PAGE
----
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Islington fighter feels more settled as he prepares for second professional bout

PUBLISHED: 12:55 05 February 2015 | UPDATED: 12:55 05 February 2015

Chris Baugh with promoter Mickey Helliet (right) and coaches Roy Callaghan and Bevis Allen.Pic: Philip Sharkey/TGSPHOTO

Chris Baugh with promoter Mickey Helliet (right) and coaches Roy Callaghan and Bevis Allen.Pic: Philip Sharkey/TGSPHOTO

Philip Sharkey/TGSPHOTO c/o 27 Plaiters Way, Braintree, Essex, CM7 3LR - Editorial Use ONLY - FA Premier League and Football League images are subject to DataCo Licencing restrictions

Islington middleweight Chris ‘The Bull’ Baugh is promising a more methodical style for his second professional contest after an “emotional” debut in November.

The 26-year-old, who takes on Hungarian opponent Laszlo Jambrik on Saturday at the Camden Centre, King’s Cross, has followed a lengthy and unconventional path to the paid ranks.

Starting out as a kickboxer, Baugh then went to university and worked overseas with youth charities before belatedly joining the amateur boxing scene in north London.

Along the way, he also sustained serious injuries in a motorcycle accident – but recovered to take his professional bow 10 weeks ago with a points victory over Harjinder Gill.

“There was a lot of emotion that night because I felt I’d arrived after a long journey,” Baugh told the Gazette. “I felt a lot of relief and, with so much support, I was totally buzzing.

“Now I’ve experienced that, my approach to this next fight will be a lot more workmanlike. I feel much more settled and I’m going into it feeling composed.

“A number of things stopped me going where I wanted to go. I had a lot of setbacks and, after the injuries I got from my accident, I was told I might not be able to box at all.

“People were telling me that maybe it wasn’t meant to be, but I wasn’t prepared to walk away from it and I’m glad I didn’t give up. I don’t do things half-heartedly, whatever it is.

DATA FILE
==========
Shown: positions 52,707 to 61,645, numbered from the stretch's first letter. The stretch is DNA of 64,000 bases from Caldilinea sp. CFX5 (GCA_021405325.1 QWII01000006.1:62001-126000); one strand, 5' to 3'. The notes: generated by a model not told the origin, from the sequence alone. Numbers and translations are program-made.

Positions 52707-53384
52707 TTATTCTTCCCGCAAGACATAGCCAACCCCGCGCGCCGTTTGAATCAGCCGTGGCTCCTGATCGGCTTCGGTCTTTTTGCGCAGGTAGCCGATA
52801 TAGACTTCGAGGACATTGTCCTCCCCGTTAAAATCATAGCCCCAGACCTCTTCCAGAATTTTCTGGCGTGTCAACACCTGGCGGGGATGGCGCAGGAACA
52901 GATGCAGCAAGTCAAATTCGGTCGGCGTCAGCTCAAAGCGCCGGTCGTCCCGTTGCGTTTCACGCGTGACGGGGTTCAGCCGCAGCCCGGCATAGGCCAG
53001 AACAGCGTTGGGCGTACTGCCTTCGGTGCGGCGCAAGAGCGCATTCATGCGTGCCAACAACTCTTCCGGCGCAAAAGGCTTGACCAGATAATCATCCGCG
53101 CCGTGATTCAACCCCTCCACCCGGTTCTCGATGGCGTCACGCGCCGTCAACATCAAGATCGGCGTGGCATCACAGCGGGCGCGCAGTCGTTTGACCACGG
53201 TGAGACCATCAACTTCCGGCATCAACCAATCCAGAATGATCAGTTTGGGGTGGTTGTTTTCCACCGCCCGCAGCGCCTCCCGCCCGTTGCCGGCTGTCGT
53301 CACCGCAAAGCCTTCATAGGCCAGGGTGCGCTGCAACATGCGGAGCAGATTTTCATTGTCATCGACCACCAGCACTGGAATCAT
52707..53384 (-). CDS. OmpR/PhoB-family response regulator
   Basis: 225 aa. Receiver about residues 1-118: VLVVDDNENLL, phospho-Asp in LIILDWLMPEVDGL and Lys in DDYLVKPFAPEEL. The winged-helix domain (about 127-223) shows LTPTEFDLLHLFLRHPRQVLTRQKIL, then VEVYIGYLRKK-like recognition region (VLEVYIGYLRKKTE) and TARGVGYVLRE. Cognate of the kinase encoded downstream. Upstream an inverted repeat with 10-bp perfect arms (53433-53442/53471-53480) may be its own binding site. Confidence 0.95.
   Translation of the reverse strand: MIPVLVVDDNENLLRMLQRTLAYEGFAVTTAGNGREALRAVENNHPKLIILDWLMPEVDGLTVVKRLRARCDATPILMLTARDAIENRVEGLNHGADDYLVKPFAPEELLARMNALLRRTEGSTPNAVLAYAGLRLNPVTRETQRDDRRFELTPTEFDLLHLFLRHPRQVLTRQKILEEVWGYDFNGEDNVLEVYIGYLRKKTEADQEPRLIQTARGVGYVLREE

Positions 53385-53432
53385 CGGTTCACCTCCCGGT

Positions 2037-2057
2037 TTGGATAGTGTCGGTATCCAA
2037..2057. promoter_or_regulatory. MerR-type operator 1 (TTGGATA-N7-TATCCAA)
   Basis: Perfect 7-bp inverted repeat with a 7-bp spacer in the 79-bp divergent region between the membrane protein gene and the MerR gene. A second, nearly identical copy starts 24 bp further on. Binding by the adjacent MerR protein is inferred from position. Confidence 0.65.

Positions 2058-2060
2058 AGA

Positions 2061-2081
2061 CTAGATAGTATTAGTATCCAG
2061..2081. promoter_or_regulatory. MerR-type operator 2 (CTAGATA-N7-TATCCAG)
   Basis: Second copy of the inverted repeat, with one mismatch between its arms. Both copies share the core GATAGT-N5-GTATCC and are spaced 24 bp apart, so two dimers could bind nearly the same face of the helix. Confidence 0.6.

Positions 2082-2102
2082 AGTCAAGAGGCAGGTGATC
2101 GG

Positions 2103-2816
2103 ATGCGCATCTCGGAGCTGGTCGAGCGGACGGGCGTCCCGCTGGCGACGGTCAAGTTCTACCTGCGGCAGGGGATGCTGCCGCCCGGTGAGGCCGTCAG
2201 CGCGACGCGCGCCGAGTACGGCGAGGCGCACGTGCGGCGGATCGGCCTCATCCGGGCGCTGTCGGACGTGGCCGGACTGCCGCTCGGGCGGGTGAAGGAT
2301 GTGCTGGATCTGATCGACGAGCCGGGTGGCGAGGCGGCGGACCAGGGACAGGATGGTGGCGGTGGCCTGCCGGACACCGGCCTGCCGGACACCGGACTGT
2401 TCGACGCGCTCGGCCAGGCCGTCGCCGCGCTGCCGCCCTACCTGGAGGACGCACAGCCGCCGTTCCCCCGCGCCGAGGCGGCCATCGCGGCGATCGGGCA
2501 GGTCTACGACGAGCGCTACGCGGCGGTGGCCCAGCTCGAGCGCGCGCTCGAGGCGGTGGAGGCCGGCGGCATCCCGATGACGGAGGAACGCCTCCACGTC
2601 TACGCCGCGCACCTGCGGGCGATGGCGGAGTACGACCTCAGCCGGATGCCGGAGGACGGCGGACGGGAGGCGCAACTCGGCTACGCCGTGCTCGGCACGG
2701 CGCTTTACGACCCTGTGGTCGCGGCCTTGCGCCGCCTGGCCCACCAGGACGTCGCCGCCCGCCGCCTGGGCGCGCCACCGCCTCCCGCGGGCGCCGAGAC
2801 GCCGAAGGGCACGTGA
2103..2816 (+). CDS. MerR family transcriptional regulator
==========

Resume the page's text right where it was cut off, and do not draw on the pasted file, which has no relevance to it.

“Boxing’s my top priority, 100 per cent. I want to learn and improve, then I want challenging fights, and it doesn’t make sense to do that unless you’re looking for honours.”

Baugh, who lives in Highbury Corner, had never really considered boxing as a career until he was inspired by a training session with Eder Kurti, the British Albanian super-middleweight who also had a kickboxing background.

He trained intermittently while travelling in Ghana and then studying at the London School of Economics before taking up a job with the Open Society Foundation, which involved a lot of overseas work.

After returning to London, Baugh spent six months training at Haringey Police ABC and then worked as a personal trainer at the Boxing Clinic, Islington Green.

And his breakthrough into the world of professional boxing eventually materialised last year after he linked up with former Islington BC trainer Bevis Allen.

“I learned to fight before I learned to box,” Baugh admitted. “I was a blood and guts warrior. I’d be going home from sparring sessions with headaches, so obviously something wasn’t working.

“Bevis knows I’m not afraid to get involved, but he’s been teaching me different stuff, working with me to develop the full set of skills I need, things like balance, footwork and a jab.

“I’d never competed on a serious level. The training session with Eder Kurti was the first time I’d seen different skills and got switched on to boxing.

“In Ghana, I ended up in the most rudimentary gym I’d ever seen, a piece of concrete at the back of a few houses. Boxing was very popular there but, because I was travelling a lot, it was hard to keep training.”

Now Baugh is fully committed to boxing and says he has also benefited from working alongside light-middleweight Aarron Morgan, the former Islington BC captain.

Morgan features alongside him on Mickey Helliet’s Class of 2015 show this weekend and Baugh added: “Aarron’s the same age as me and he’s only been pro for a year, but he’ll definitely be fighting for titles soon.

“Being in the gym with Aarron is great, he’s a hard worker and he’s got a wealth of experience in the amateurs. We’re good friends and that’s the best thing, when you get on with the people you train with.

“I’m picking up things from him all the time and it’ll be good to box on the same show.”


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